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Iatrogenic Paradoxical Air Embolism in Pulmonary Hypertension

Iatrogenic Paradoxical Air Embolism in Pulmonary HypertensionParadoxical systemic air embolism (PAE) is defined as an arterial air embolus originating from a venous source passing through an intracardiac or intrapulmonary right-to-left shunt. The phenomenon may result in a significant embolic event, such as a cerebrovascular accident or acute limb ischemia. Diagnosis requires documentation of a right-to-left intravascular conduit, such as an atrial or ventricular septal defect or a patent foramen ovale (PFO), and evidence of at least intermittent right-to-left flow of blood. If a PAE does result in occlusion of cerebral vessels, even 2 to 3 mL of air can cause significant neurologic deficits and may be fatal. mycanadianpharmacy.com

Precapillary pulmonary hypertension (PH; mean pulmonary artery pressure of > 25 mm Hg at rest, or > 30 mm Hg with exercise) occurs in an idiopathic form, primary pulmonary hypertension (PPH), or in association with a number of other disorders including congenital heart defects. Eisenmenger’s syndrome (ES) refers to the secondary development of irreversible PH with bidirectional or right-to-left shunting in patients with defects at the ventricular, atrial, or great vessel levels. Pathologically, PPH and ES are virtually indistinguishable.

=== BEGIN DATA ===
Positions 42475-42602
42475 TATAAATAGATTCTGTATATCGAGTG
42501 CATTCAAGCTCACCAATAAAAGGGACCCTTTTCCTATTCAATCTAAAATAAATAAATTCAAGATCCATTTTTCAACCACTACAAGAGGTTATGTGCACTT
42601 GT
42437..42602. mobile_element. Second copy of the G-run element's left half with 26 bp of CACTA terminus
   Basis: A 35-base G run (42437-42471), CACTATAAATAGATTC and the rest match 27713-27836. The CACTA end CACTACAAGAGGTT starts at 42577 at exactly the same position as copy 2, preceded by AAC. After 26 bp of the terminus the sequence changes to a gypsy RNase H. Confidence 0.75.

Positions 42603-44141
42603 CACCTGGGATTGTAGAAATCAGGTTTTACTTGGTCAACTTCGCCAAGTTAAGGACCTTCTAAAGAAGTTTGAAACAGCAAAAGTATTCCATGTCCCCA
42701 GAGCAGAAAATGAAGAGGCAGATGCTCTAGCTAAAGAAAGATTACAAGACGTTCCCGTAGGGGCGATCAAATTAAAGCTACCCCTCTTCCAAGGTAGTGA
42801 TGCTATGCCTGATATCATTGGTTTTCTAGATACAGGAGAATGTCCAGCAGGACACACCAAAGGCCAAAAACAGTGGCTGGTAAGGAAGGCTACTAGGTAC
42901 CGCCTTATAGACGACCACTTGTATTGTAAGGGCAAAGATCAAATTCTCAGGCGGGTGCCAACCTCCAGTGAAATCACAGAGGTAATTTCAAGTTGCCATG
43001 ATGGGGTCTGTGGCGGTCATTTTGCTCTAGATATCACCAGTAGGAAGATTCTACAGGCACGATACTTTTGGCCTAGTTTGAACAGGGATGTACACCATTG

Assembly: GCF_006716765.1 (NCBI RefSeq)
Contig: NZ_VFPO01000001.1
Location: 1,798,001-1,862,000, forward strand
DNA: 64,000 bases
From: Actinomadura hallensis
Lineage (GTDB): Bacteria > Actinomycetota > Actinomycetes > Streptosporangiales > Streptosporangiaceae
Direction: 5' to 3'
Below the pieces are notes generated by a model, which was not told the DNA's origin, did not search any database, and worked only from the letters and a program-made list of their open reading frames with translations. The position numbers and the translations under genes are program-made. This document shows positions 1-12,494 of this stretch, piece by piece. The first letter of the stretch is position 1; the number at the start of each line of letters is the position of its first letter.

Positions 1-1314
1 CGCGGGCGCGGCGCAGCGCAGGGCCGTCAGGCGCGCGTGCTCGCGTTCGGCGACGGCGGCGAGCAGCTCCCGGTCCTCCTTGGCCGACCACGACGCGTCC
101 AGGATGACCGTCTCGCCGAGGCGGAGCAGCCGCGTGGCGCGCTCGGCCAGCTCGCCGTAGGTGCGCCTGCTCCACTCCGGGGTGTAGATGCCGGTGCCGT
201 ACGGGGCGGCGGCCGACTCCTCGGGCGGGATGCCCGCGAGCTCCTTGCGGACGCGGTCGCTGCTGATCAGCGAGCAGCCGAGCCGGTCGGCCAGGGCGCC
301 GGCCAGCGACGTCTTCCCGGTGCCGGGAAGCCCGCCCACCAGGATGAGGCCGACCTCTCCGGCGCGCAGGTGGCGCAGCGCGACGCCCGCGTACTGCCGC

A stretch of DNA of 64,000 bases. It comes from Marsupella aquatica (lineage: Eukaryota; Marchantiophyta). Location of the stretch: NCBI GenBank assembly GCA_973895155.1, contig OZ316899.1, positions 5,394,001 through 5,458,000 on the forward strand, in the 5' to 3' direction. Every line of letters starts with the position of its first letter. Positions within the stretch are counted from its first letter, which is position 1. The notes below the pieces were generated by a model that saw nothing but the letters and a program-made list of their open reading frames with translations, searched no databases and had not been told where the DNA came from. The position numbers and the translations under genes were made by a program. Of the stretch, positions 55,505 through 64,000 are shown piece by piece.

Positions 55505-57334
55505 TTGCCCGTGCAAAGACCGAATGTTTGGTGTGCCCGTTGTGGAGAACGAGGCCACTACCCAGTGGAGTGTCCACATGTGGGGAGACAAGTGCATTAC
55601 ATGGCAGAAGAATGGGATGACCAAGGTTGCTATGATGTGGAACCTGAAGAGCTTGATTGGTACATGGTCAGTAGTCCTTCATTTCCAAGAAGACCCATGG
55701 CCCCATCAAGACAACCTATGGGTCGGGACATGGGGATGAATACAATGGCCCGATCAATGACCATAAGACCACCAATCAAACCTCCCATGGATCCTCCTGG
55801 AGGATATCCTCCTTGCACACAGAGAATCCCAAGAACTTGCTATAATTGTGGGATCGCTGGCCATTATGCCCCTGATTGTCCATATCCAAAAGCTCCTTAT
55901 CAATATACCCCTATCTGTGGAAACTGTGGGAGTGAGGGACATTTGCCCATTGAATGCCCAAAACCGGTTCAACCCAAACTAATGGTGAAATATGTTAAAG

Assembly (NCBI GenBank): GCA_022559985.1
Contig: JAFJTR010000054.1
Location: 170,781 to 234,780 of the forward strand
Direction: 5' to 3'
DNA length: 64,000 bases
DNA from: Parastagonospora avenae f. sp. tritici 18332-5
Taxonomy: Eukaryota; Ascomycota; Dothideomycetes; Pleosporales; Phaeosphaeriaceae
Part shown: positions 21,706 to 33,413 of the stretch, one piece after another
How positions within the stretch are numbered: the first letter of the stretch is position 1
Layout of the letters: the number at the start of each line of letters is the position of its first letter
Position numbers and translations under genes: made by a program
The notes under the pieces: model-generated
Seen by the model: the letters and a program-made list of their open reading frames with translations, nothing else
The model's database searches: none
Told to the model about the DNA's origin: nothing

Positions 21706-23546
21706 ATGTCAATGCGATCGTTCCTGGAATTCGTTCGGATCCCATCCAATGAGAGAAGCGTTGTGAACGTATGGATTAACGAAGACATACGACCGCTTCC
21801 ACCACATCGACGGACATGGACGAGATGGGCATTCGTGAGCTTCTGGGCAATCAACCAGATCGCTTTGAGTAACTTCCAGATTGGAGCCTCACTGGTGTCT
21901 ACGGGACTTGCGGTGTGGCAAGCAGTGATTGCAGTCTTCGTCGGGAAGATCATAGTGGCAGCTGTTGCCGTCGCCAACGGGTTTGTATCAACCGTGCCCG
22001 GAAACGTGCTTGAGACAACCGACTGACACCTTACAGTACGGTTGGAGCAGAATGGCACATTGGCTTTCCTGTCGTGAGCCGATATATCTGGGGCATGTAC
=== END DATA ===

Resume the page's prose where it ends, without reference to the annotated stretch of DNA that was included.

Echocardiography is frequently employed in the evaluation and management of PH to estimate the degree of PH, to assess right ventricular (RV) function, and to monitor the effects of therapy. Agitated-saline contrast echocardiography (ASCE) is often performed in unexplained PH to rule out an unrecognized congenital or acquired intracardiac shunt, especially if the patient is hypoxemic.
Epoprostenol, the synthetic salt of prostacyclin, is used in the treatment of both PPH as well as ES. It has been shown in PPH patients to improve hemodynamics, exercise tolerance, quality of life, and survival.” Because of its short half-life in vivo, epoprostenol must be administered by continuous IV infusion through a long-term indwelling venous catheter. These catheters have certain risks, including infection, thrombosis, and catheter fracture. Case reports have described PAE in association with the use of central venous catheters and have cited catheter malfunction as the source for embolism.2’ Although paradoxical thromboembolism has been described in association with epoprostenol therapy, PAE has never been reported. We report four cases of PH-associated PAE encountered at our institution over the last 5 years, related either to ASCE or to multilumen catheter use with epoprostenol therapy.